In the days leading up to the UN COP21 Climate Conference in Paris, at the time of the French state of emergency after the Paris terror attacks, several bus stops around the city received a facelift with advertisements concerning climate change.
At first sight, the 600 large-scale posters secured behind glass look like regular commercial advertisements. But looking deeper, one can see how the seemingly innocent ads, featuring airline and automobile companies among others, speak about something very grim.
The fake corporate ads, which were designed by 82 artists from 19 countries, were a satirical protest against the corporate takeover of the climate talks at the Paris Summit.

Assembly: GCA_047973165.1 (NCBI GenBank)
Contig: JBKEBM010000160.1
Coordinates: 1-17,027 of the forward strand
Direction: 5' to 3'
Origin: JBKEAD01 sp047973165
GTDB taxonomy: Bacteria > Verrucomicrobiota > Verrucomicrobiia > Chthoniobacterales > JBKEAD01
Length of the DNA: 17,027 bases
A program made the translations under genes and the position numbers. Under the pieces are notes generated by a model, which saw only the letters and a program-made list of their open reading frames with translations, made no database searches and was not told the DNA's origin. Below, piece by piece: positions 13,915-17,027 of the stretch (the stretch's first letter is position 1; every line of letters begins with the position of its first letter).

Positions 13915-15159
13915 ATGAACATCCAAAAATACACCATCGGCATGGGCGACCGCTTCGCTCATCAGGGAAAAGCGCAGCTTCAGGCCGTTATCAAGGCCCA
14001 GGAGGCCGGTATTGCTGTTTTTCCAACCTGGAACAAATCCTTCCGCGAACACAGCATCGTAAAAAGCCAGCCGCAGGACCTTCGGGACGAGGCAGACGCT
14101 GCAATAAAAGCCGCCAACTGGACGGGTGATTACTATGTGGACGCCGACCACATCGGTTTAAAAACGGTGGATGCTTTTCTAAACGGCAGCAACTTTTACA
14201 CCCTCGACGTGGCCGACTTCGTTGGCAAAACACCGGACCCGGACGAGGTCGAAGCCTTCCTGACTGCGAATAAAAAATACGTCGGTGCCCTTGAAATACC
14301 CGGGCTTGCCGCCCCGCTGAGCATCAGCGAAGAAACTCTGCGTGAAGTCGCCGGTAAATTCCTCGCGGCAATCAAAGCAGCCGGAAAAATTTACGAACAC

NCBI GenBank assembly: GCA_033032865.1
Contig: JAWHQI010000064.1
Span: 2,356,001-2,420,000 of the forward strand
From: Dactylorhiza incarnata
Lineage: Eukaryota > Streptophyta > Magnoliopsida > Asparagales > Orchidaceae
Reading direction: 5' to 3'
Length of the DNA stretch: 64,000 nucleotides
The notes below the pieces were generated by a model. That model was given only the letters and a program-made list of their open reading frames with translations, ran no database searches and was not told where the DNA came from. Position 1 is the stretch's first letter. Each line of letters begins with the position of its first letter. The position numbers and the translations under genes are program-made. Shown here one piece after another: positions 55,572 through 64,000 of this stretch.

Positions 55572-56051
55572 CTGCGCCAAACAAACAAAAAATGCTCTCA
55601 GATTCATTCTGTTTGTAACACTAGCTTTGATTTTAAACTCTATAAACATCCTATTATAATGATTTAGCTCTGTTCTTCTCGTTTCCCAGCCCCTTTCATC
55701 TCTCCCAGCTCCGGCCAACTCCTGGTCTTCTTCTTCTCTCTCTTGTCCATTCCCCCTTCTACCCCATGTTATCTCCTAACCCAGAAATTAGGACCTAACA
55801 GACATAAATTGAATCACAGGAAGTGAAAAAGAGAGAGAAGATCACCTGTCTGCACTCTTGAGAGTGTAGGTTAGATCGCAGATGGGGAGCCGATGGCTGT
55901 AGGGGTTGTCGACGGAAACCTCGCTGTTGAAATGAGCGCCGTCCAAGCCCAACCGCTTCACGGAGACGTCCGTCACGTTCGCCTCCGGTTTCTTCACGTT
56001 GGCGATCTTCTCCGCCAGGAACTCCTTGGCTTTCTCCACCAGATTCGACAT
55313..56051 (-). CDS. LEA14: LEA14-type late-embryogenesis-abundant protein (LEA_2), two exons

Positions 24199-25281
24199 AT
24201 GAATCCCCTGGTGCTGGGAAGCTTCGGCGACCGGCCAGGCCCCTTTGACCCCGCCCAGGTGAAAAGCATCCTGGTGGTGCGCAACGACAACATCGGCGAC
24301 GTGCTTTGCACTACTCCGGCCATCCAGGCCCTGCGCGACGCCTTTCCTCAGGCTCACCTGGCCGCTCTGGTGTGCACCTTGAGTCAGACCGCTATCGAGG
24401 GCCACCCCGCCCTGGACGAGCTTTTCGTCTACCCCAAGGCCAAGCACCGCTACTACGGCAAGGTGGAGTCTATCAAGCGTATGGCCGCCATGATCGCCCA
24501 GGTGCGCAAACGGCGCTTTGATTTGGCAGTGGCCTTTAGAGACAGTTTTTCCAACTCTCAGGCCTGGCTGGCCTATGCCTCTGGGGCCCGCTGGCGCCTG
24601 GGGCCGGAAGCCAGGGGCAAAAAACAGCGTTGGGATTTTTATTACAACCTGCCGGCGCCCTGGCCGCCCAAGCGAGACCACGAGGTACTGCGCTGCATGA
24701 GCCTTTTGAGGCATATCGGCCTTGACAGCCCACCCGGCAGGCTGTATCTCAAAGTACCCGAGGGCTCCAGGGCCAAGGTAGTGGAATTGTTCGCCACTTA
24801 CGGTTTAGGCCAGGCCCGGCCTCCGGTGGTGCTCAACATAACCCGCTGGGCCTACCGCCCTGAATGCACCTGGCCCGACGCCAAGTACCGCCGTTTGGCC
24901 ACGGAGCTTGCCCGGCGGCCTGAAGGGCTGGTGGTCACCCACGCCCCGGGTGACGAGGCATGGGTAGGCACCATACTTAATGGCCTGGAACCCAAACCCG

The ads, which are a part of the Brandalism project, draw links between various companies and their contribution to issues of global warming, consumerism, and consumption of fossil fuel.
Dow Chemicals, Air France, GDF Suez (Engie), and some other corporate sponsors of the Paris Summit was referenced in the posters.
“By sponsoring the climate talks, major polluters such as Air France and GDF-Suez-Engie can promote themselves as part of the solution – when actually they are part of the problem,” said Brandalism’s Joe Elan.
The Photoshopped images are very similar to the original advertisements of the brands and thus, the difference can be easily missed. But it is this subtle difference, which when noticed, creates a bigger impact on the audience and makes them take a deeper look into the content and the issue.